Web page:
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I can see where this discussion is going.  smiley-evil

If I can make a suggestion to make such discussion more useful, I mean, with a conclusion that someone can read and say, ah I am a digital (il)literate by the standards of these many folks.

Suggestion: Someone post a poll where multiple options can be chosen. The poll is "What is included in digital literacy?". Its choices will dynamically increase as more people bring more items to the table. It will first be asking for what options someone wants on the poll for about a week, then the items are all entered into a poll and the poll runs and concludes after a week or so and results displayed on this board.

Anyone with experience running such poll online? I thought the forum poll is only single selection. This can be something quite useful and interesting to read and analyze.
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Suggestion: Someone post a poll where multiple options can be chosen. The poll is "What is included in digital literacy?". Its choices will dynamically increase as more people bring more items to the table. It will first be asking for what options someone wants on the poll for about a week, then the items are all entered into a poll and the poll runs and concludes after a week or so and results displayed on this board.

Anyone with experience running such poll online? I thought the forum poll is only single selection. This can be something quite useful and interesting to read and analyze.


http://www.google.co.uk/search?q=online+poll+creatorr#hl=en&sa=X&ei=dnfuTbeGIoyDhQfl0-CzCQ&ved=0CFYQvwUoAQ&q=online+poll+creator&spell=1&bav=on.2,or.r_gc.r_pw.&fp=eb847c1bda400d6d&biw=1366&bih=576

Take your pick! Any thoughts for what options there could be? I'm thinking something demonstrating knowledge of programming languages and how to use them:

  • Knowing some simple programming language(s)
  • Knowing some simple web design language(s)
  • Basic knowledge of above
  • Detailed knowledge of first two
  • Understanding what a compiler is and what it does
  • Being able to make efficient codes
  • Creating a code that does the job

Just some suggestions, so feel free to add and alter the list!

Onions.
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This isn't one of those mechanical Turk scenarios where computers have difficulty - I can see the end of the line, so can the computer.

If you understood the halting problem (and the way computers really work at a very base level) - you would understand why it can't (the fact that you don't understand pointers says you still have a lot to learn)...

smiley

Then why prefix your statement with “If” if you already know the answer. I’ve never heard of the halting problem. Is it something that halts when it shouldn’t, or doesn’t halt when it should? Can’t someone give it a little shove?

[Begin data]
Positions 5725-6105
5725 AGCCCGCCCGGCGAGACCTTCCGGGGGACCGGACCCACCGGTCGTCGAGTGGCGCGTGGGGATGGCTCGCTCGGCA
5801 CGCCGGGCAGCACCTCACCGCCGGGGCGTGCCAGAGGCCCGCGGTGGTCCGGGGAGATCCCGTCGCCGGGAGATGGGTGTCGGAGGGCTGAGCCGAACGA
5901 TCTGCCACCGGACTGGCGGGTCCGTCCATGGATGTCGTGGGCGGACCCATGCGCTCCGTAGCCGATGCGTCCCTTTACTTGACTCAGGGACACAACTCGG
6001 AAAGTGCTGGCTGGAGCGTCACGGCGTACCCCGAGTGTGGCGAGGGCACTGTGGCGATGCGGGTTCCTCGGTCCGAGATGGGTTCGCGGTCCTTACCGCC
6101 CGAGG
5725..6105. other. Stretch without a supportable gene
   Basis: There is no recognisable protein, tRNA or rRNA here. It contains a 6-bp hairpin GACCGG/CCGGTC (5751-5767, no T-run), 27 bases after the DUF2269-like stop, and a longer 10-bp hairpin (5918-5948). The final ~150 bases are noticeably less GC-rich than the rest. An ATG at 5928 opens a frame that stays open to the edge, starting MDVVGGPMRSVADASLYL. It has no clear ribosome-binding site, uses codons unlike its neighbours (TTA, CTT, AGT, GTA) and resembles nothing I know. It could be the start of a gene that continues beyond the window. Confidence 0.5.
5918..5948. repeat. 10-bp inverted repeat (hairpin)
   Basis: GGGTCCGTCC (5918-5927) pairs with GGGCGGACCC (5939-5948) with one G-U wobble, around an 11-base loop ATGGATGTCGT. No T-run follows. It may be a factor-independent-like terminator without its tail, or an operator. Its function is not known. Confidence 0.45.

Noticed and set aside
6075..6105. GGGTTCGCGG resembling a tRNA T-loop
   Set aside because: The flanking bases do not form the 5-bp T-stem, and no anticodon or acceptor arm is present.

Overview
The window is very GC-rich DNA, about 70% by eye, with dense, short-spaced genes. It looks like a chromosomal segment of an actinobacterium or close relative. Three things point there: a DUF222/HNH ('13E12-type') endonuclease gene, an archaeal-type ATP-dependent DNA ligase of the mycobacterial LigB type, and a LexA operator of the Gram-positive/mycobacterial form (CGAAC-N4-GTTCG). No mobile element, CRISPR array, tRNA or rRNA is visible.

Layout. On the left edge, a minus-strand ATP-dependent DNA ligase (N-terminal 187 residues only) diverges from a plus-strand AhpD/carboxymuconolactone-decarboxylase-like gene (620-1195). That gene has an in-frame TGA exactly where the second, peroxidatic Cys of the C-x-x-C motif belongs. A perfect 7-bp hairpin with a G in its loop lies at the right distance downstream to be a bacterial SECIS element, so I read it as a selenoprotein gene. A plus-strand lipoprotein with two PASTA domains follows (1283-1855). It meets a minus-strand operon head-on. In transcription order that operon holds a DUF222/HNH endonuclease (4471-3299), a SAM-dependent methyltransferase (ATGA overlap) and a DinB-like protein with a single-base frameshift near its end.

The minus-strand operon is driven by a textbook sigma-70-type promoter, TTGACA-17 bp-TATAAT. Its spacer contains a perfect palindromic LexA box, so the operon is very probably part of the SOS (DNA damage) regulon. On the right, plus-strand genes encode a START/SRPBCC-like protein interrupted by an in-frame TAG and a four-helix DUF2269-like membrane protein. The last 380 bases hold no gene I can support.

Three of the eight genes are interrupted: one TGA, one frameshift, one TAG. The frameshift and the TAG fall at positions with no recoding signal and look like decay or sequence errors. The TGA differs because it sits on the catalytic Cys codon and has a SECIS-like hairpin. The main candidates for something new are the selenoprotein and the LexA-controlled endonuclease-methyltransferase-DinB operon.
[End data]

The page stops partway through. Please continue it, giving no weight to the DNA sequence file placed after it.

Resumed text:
I’ve got an immense amount to learn — most of it nothing to do with computer programming or microprocessors or technical things like that, and pretty much most of it far more important (although I wouldn’t have thought so back in the ’70s when I was a synthesizer-obsessed teenager reading the SC/MP processor app notes over and over and wishing I could afford one).

Pointers are pretty much the place where I gave up and put everything away. Nothing needs to be this difficult and obtuse. There’s far easier stuff in my life that I haven’t even got time to try and learn, and most of that is stacking up. Am I unique in this respect? Is everyone else on the planet so unoccupied and bored that they can put aside the important stuff for a few decades and fight with badly implemented concepts of such poor usability that they all eventually become expert at it? No. I’m not unique.
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Another thing Ian is that this is often like that.

Pointers ARE confusing.  I wish they didn't exist.  When I first saw them, I wondered which sadistic moron took away my ROM BASIC free-form variables, just like you.  I for the life of me couldn't figure out the need, except to torture me personally.  For 99% of things, you can act like they don't exist.  At some point in writing software, it will suddenly make sense the reasoning behind it.. but it's like trying  explain "Blue" to someone who was blind since birth.  You simply have no reference point yet (though that librarian one is an AWESOMELY good one, I'll have to remember it), so it's a crazy concept.. what's color to a blind person?  Now, you get an operation and you start seeing things.. but it's STILL not that easy.  Your eyes "see" patterns of light, but your BRAIN will still have to learn to what to interpret those TOTALLY NEW sensory inputs as.  Even if the first "color" you see *is* blue, how would you know?

As you learn, you'll see the WHY.  You'll also quickly understand the danger of making it "looser" than it is.  There's no magic or incantations to any of this.. believe it or not, what you see is the result of the best the world has to offer.  This *is* the state of the art, really, in some respects.. the GNU C Compiler (aka GCC) which is under Arduino is a world-class, open source system, arguably the best out there.  What you see in front of you really IS the simplest it can be while still working within the restrictions of the hardware and giving you as much control as it can.